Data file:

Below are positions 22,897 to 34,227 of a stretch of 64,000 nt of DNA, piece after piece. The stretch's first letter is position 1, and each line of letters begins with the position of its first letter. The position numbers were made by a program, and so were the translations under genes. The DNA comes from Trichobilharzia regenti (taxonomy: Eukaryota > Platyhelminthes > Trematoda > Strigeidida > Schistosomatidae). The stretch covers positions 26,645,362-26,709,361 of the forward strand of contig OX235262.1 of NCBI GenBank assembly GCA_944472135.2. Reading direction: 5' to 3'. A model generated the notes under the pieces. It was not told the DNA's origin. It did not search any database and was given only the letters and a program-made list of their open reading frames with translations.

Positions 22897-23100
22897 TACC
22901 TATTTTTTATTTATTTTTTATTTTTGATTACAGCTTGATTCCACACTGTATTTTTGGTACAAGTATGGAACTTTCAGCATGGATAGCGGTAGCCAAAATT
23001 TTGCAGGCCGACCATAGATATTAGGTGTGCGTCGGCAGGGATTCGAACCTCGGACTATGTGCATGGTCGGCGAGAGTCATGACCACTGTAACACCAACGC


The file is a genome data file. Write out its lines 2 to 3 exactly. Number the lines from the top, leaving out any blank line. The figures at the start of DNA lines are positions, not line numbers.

Positions 22897-23100
22897 TACC